Please join the New River Valley Beekeepers Association at 6:30 p.m. on Thurs., April 9th at the Montgomery County Health and Human Services Building at 210 Pepper St., Christiansburg, for a talk by NRVBA President Richard Reid about swarming and splitting. The talk will include a PowerPoint by Michael Bush and a 9 minute video by Mike Palmer describing and showing a strong nuc that is in swarm preparation.
“I started beekeeping in 1973 when my new landlord said I needed to take care of the dozen beat up old hives up in the pasture. We caught 9 swarms that spring and chased unknown numbers of them in flight while we banged on pots and pans to try to get them to land. I learned later that’s called “tanging”. It didn’t work.
In the 70’s I took a YMCA Free University beekeeping class from Dr. John Amos, Dr. Rick Fell’s predecessor, who sold Dadant equipment out of his shed on Price’s Fork Rd. I read some of Richard Taylor’s beekeeping books.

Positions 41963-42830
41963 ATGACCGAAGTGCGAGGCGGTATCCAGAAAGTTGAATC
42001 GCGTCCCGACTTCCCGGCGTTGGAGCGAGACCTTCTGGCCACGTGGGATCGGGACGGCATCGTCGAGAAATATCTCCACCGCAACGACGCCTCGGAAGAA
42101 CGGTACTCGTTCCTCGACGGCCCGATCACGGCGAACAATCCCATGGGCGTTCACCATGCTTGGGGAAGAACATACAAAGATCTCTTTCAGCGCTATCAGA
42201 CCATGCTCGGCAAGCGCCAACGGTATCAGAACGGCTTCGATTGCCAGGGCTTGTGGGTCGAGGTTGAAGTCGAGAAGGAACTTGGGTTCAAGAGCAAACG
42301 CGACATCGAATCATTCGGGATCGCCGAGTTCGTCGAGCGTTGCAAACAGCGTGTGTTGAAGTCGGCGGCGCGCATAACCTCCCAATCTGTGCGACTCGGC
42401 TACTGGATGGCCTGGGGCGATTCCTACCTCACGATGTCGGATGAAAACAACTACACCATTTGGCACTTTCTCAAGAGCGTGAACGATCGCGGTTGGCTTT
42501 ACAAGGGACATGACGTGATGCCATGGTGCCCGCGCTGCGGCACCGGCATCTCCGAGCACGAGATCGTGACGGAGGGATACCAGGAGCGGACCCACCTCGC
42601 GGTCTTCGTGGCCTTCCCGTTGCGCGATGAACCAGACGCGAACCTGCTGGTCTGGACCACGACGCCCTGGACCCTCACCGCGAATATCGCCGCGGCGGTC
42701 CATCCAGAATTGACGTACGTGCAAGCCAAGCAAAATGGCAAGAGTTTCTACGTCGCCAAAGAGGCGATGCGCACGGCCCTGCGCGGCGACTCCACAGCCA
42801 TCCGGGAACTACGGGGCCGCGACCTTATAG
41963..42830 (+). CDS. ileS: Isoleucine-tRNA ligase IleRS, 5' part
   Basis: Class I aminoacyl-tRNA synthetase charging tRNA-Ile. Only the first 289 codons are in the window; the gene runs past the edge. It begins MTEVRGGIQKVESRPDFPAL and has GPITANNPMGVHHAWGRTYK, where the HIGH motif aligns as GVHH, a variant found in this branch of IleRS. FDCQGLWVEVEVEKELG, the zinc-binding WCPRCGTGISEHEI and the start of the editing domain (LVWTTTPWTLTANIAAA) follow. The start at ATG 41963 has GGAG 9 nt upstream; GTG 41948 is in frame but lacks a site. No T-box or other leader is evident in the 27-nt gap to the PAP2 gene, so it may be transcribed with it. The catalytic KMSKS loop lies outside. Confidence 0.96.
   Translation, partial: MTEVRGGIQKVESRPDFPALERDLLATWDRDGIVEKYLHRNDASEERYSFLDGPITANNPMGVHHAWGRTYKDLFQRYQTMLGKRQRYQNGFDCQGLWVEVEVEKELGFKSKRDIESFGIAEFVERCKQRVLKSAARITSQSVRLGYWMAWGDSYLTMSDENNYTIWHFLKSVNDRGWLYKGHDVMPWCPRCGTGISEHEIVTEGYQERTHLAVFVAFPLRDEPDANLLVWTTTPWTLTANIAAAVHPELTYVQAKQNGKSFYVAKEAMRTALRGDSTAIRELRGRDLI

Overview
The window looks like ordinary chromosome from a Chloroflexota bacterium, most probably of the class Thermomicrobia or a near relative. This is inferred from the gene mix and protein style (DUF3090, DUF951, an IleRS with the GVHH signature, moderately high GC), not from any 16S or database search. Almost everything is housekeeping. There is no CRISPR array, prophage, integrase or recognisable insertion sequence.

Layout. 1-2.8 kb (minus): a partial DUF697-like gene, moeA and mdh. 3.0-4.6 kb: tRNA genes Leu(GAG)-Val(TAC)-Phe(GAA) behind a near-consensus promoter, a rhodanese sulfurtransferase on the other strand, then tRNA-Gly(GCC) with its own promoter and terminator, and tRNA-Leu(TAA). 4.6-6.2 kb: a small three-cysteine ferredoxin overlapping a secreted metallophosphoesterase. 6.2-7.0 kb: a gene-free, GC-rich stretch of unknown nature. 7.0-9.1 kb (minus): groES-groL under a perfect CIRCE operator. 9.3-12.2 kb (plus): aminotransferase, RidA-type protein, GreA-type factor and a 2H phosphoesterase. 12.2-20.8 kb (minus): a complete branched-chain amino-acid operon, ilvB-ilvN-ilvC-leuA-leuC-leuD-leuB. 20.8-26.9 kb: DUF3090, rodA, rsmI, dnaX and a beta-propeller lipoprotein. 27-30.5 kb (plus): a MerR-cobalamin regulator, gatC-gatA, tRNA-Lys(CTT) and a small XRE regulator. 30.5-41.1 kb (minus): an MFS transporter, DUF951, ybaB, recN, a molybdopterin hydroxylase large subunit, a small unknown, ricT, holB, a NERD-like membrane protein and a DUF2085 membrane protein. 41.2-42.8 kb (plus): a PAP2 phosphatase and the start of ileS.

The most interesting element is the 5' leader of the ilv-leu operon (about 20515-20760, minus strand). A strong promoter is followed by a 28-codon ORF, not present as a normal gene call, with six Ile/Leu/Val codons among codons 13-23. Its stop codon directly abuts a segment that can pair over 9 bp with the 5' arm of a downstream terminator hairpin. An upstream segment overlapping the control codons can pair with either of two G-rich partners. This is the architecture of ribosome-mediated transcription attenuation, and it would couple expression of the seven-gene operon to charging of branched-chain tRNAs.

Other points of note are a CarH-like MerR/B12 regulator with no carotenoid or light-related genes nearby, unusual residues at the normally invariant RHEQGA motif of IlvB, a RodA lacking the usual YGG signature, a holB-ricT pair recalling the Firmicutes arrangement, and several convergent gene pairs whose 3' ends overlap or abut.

I caught swarms and bought old hives from ads in the Trading Post. We harvested honey most years. Varroa and tracheal mites came in the late 80’s and early 90’s, causing my bees to start dying out and by 1995 the last hive died. I ordered my first package ever; it died in two months. I quit beekeeping until 2008 when I decided to start again.
For 12 years a swarm had been living in a stack of my old supers under the workshop. I decided those must be great bees since they had no help from people and were surviving on their own. I started reading about bees and cleaned up my old equipment in preparation for moving that colony into a new box. They died out in February that year during a cold snap.
When construction work is not distracting me, you can find me in one of my beeyards where I manage somewhere north of 100 colonies and nucs for honey, queen, and nuc production.”